Where is our place? Do we have a place?
Does leadership have a place? When we evaluate all the people and activities that fill the places in our lives, where does leadership fit, or does it?
Regarding our influence, we need to consider the following.
Should immoral activities have a place in our life?
Do we allow inappropriate language to have a place?
Will we welcome questionable conduct into its own place?
Is there a place for hypocrisy in our lives?
There is no place for worldly behavior in the life of God’s spiritual leaders. We need to exemplify the place of spiritual leadership.
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Today’s lesson is from Luke 12:1-12. Jesus was against hypocrisy, it will be found out! The one to fear is the one who controls eternity. There is no fear in obedience. Pay attention and don’t reject the testimony of the Holy Spirit. If you enjoy the lesson, tell others about our program and check out searchinggodsword.org.
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We’ve all heard “actions speak louder than words,” or “a picture paints a thousands words.” Then, there is the old classic, “I’d rather see a sermon as hear one any day.”
The ideas presented in these thoughts emphasis the need for consistency in life’s daily activities. Our family, friends, neighbors, and coworkers all watch everything we do and listen to everything we say, and they seek to find inconsistencies in our character.
However, how do we go about examining ourselves to determine who we are and how we represent ourselves to those around us? Thomas Jefferson is credited with saying, “Do you want to know who you are? Don’t ask. Act! Action will delineate and define you.”
At times, it’s hard to remember that neither our intentions or words determine who we are, but our actions. People judge our actions!
When we examine our leadership, how others see us act defines and delineates who we are as leaders.
Perhaps this is why Jesus said, “Let your light shine before men in such a way that they may see your good works and glorify your Father who is in heaven.”
What is a leader’s greatest asset? Answers to the question may vary from one individual to the next. However, in leadership circles the greatest asset is trust. If people lose trust in their leader, they will not follow and without followers there is no leadership.
Perhaps the most relevant area to consider involves developing trust as a leader. What can leaders do in order to establish a relationship of trust? A few suggestions include the following:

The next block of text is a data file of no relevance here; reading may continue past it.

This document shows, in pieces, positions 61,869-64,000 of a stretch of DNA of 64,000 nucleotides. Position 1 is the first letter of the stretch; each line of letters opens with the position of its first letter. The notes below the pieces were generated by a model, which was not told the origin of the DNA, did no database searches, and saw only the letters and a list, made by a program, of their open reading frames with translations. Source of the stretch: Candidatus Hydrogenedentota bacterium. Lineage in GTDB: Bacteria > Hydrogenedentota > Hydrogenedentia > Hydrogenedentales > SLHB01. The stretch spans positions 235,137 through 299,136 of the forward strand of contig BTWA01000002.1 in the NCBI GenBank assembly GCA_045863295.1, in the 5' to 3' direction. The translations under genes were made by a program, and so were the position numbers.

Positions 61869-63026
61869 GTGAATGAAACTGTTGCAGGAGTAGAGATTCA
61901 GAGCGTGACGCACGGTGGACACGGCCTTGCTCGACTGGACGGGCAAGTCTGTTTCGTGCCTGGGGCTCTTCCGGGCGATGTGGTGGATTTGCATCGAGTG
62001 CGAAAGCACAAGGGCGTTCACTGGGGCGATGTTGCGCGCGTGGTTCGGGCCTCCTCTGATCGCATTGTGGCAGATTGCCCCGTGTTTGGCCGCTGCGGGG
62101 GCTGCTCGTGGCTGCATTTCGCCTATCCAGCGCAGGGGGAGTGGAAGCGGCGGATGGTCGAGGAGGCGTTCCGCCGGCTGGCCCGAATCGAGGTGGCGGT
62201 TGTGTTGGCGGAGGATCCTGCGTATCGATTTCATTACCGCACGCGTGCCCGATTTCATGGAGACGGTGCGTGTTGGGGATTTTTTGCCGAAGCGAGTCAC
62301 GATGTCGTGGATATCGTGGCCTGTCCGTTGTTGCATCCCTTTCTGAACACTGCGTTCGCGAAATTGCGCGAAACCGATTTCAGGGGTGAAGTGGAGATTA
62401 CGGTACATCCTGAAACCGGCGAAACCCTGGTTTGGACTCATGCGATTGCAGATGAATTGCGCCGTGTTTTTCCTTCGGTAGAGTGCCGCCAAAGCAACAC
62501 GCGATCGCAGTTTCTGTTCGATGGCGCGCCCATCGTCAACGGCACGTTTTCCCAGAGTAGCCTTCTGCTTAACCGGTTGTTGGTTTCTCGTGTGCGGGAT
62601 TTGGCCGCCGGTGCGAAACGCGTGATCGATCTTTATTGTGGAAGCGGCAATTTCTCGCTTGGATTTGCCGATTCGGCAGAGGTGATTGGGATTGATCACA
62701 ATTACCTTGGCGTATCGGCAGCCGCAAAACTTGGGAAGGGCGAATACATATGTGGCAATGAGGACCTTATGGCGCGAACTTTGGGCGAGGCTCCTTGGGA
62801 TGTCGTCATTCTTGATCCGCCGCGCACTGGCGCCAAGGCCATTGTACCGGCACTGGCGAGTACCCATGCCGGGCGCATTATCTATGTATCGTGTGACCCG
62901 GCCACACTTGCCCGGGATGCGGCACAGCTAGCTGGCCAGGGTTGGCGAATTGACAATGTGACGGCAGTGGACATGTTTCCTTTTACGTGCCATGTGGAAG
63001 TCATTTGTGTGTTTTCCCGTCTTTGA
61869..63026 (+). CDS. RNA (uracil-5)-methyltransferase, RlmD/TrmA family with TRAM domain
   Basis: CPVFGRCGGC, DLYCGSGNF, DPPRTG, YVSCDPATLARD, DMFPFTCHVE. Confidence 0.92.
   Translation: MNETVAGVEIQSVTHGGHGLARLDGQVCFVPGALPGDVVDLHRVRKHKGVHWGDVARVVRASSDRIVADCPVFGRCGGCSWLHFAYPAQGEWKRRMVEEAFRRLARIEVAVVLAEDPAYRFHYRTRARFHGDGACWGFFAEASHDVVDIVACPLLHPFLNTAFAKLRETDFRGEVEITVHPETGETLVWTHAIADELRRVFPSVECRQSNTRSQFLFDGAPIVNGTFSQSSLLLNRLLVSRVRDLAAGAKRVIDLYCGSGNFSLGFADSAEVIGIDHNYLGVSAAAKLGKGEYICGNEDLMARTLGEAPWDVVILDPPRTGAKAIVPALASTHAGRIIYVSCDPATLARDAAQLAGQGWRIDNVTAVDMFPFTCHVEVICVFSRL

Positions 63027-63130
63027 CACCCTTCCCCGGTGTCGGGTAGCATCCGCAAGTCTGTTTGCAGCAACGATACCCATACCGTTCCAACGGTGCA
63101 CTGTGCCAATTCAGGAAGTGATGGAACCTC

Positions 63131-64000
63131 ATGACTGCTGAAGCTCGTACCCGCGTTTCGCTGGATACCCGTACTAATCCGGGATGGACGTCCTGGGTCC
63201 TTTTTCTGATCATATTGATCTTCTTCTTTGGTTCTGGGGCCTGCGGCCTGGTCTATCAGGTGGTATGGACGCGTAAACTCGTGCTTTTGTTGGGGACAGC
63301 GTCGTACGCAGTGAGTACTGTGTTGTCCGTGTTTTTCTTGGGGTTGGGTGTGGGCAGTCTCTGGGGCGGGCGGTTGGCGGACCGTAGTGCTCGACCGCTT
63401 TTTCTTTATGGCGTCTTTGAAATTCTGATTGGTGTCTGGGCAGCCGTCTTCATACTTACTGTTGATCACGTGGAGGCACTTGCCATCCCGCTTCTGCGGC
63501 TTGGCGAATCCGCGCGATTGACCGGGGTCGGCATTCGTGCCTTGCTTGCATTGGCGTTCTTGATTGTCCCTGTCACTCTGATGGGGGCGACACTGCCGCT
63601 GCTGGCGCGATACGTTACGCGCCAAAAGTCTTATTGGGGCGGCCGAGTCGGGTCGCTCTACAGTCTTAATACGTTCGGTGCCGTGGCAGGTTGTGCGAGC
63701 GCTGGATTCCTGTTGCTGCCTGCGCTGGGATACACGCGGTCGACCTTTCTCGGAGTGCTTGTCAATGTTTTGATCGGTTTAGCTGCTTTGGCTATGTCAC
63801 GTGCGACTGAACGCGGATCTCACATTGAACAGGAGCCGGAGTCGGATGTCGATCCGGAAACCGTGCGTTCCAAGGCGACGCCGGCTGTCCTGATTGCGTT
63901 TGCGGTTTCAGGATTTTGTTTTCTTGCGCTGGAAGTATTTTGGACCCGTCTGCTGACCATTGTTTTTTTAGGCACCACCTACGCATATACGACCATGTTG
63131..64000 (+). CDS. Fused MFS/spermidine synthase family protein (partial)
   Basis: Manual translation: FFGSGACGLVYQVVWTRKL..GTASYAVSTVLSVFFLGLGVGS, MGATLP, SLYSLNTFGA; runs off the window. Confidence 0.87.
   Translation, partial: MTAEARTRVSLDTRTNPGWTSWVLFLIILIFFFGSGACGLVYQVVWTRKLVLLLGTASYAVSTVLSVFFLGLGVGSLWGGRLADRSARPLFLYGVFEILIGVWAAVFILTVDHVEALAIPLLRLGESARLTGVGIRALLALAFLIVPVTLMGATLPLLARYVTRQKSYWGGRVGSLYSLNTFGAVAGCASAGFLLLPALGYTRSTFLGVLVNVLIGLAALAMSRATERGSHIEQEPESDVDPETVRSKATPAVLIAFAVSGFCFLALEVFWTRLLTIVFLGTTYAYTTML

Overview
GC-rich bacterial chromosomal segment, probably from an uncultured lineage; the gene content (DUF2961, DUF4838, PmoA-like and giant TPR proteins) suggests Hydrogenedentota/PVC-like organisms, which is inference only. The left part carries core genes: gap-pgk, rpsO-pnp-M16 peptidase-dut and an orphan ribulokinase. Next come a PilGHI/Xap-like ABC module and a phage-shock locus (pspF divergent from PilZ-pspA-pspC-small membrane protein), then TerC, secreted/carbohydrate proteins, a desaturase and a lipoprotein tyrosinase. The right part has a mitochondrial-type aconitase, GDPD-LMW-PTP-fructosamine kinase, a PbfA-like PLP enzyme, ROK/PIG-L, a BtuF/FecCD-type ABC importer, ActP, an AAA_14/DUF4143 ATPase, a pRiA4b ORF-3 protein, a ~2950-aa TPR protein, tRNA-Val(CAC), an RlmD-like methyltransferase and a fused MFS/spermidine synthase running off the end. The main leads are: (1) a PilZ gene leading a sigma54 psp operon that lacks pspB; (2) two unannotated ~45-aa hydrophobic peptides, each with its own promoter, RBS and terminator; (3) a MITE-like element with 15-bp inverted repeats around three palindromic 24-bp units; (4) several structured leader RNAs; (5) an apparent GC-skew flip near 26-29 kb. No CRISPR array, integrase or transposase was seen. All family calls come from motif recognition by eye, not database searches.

1. Demonstrate competence. The demonstration of wisdom in decision-making and follow-through helps leaders show a competence that followers demand.
2. Eliminate inconsistencies. Hypocrisy is one of the most detrimental and discouraging areas of leadership. Learning to align our words and actions with our core values eliminates inconsistency.
3. Cultivate character. While challenging, character development is vital to successful leadership and integrity is the cornerstone upon which we cultivate trust.
More could be said about this asset so desperately needed in leadership, but these three provide a basis upon which to begin our journey towards establishing trust.
The culture we live in has a great ability to act one way, yet at the core be something completely different.
We often refer to this as hypocrisy. While this is true, we also need to understand that our culture has worked on this long enough it is now accepted and normal.
A number of tragedies over the years have occurred where individuals walked into a movie theater, high school, restaurant, or mall and began a killing rampage. One of the most common thoughts expressed by those who knew the individual is how they never expected this kind of activity.
On the surface they seemed “normal.” However, at the core they were someone quite different.
There is also a connection to spiritual leadership. How many times throughout the past century has the core of a religious leader been exposed in sinful activity?
Our leadership needs to be characterized by a core that walks with integrity, works righteousness, and speaks truth in the heart.
Here is where we begin to develop the opportunity for our greatest influence.
Advancing the development of strong leadership is a task that cannot wait until a future date.
While several components are needed to advance this cause, the foundation begins with character.
Two primary areas of character are critical: trust and respect. In order to build these areas into our character, consider the following suggestions.
1) 10-10-10 Principle – In her book by the same title, Suzy Welch explores three questions: Can I live with this decision 10 minutes from now? 10 months from now? 10 years from now? Realizing the consequences should motivate us to think about the impact of decisions on our character.
2) Inventory Our Values – What has greater value: Character or money? Character or achievement? Character or popularity? Examine our actions over the past month. If there are inconsistencies, then work on them. Do not dismiss, excuse, deny, or rationalize them.
3) Challenge Hypocrisy – Nothing destroys character quicker than hypocrisy. On the job, at home, with our neighbors, in the community, and around other Christians, our character must reflect a consistent belief system.
These three areas are a few suggestions for building our character that establish trust and respect for stronger leadership.